02/13/17       (H)       READ THE FIRST TIME - REFERRALS                                                                        
02/13/17       (H)       JUD, FIN                                                                                               
03/06/17       (H)       JUD AT 1:00 PM GRUENBERG 120                                                                           
                                                                                                                                
BILL: HB 20                                                                                                                   
SHORT TITLE: SOLEMNIZE MARRIAGE: ELECTED OFFICIALS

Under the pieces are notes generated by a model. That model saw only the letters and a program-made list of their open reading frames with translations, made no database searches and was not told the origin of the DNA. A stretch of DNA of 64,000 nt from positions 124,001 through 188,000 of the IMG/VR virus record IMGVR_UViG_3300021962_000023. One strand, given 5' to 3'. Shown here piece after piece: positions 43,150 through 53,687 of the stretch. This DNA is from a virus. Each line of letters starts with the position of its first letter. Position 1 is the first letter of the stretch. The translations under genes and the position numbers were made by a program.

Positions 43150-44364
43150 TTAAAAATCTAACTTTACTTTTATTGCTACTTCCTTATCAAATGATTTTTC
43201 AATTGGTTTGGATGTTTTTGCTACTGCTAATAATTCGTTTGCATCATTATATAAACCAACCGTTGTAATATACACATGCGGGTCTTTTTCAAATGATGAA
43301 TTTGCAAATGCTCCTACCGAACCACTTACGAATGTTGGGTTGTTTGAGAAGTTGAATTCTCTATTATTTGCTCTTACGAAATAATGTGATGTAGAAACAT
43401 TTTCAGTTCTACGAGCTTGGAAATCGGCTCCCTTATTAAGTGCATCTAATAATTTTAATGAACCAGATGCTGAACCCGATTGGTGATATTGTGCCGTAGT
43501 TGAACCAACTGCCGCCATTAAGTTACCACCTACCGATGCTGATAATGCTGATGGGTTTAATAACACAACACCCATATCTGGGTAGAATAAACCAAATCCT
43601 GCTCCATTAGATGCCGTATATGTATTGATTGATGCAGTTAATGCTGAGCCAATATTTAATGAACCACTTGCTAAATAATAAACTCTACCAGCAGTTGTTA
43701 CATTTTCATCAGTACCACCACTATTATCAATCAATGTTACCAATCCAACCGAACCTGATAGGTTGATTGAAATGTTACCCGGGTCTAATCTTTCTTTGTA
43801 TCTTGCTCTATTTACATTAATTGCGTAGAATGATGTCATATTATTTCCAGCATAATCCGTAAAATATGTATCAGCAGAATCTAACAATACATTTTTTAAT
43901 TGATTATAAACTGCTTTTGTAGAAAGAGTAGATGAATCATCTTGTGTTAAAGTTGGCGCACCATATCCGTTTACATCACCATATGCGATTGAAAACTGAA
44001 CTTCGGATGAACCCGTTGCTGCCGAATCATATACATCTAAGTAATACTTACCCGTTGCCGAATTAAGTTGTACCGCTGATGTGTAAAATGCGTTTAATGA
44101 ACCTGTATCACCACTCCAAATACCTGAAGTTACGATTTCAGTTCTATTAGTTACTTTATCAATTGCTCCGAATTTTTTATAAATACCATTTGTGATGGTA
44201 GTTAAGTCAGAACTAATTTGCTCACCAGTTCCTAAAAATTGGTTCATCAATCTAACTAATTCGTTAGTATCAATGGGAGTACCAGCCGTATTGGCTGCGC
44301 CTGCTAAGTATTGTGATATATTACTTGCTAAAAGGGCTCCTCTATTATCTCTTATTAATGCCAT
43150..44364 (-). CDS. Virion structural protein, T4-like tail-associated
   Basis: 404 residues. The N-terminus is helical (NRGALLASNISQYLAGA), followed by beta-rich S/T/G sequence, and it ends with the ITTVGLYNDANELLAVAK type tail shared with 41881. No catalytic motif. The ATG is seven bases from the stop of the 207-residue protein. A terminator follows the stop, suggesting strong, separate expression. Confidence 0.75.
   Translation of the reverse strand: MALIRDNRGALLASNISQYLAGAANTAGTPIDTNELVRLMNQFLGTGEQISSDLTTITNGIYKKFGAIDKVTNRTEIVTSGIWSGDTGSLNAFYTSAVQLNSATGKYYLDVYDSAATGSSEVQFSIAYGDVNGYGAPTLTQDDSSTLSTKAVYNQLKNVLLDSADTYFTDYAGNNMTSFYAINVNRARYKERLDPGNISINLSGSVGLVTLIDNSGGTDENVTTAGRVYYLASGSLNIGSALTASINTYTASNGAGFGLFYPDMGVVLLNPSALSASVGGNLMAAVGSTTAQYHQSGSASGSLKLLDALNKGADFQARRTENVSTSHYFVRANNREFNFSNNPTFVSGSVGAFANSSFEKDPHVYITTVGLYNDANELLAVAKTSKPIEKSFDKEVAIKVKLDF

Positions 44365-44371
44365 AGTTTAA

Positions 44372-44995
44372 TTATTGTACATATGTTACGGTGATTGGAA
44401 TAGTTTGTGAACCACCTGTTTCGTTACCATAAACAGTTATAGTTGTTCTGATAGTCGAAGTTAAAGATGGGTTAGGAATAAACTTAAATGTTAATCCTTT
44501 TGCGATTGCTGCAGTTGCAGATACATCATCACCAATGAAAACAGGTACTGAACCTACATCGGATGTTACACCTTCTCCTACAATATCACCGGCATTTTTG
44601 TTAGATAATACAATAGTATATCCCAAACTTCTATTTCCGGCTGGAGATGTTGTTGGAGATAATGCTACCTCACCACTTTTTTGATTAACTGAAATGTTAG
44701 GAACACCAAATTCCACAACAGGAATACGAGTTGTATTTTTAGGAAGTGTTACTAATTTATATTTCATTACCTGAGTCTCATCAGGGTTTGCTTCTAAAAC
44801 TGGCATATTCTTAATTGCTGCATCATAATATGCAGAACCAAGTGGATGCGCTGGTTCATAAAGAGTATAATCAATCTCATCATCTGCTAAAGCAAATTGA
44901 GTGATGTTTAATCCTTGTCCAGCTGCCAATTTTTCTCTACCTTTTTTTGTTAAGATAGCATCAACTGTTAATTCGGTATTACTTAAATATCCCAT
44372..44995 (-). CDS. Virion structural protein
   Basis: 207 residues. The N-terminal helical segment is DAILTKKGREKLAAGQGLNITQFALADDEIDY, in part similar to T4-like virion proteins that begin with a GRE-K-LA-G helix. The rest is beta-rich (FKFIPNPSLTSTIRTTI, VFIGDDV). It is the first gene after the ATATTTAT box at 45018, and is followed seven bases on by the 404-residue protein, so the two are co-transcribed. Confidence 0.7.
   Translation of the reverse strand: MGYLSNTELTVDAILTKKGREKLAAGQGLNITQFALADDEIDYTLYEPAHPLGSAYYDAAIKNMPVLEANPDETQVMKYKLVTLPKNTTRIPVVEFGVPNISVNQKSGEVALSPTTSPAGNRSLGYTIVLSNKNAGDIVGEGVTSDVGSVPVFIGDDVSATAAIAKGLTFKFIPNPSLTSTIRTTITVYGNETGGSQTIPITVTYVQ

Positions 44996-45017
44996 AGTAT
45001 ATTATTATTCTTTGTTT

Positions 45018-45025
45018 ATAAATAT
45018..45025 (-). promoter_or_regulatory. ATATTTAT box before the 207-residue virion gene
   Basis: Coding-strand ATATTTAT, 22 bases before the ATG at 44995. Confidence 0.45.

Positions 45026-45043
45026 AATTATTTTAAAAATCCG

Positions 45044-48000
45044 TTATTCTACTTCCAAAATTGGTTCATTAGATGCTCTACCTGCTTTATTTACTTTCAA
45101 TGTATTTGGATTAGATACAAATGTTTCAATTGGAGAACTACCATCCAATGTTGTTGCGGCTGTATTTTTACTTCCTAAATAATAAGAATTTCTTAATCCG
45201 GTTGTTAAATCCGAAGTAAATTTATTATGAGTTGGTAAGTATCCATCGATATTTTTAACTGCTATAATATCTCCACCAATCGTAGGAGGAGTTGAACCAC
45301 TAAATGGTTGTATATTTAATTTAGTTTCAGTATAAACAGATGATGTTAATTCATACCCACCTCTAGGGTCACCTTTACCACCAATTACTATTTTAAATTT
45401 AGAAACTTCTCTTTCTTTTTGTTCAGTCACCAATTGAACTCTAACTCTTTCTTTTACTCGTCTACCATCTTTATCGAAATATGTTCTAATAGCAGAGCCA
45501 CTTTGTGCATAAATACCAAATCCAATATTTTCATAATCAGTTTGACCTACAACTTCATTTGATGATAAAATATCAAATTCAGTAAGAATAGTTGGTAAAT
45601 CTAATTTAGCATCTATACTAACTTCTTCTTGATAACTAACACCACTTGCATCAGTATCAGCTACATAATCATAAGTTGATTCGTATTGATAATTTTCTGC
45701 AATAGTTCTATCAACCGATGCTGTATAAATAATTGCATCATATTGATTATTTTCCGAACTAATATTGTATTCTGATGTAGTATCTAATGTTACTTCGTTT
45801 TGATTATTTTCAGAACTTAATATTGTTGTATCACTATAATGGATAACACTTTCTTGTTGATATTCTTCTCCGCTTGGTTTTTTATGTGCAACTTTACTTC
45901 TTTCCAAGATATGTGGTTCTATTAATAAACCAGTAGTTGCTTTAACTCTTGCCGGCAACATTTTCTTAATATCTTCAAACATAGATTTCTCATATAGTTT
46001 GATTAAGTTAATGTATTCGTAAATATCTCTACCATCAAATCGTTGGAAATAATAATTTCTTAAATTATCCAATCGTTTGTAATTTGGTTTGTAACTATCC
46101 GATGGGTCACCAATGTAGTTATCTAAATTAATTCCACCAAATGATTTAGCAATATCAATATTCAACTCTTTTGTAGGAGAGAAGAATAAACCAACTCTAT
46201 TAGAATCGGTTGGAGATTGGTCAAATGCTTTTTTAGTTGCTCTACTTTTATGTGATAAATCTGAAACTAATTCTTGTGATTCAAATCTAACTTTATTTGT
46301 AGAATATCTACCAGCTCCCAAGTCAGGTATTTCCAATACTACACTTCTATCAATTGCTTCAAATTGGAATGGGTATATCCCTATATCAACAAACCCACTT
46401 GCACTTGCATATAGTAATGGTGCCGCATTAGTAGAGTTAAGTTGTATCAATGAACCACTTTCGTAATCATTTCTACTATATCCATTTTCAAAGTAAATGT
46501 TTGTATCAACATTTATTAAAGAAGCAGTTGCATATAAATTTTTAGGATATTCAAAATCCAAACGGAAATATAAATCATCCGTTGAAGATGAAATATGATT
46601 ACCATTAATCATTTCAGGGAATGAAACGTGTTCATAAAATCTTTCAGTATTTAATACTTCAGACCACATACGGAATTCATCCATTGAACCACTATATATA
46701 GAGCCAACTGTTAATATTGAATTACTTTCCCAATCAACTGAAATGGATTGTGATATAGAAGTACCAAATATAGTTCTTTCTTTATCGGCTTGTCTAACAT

SPONSOR(s): CLAMAN                                                                                                              
                                                                                                                                
01/18/17       (H)       PREFILE RELEASED 1/9/17                                                                                

01/18/17 (H) READ THE FIRST TIME - REFERRALS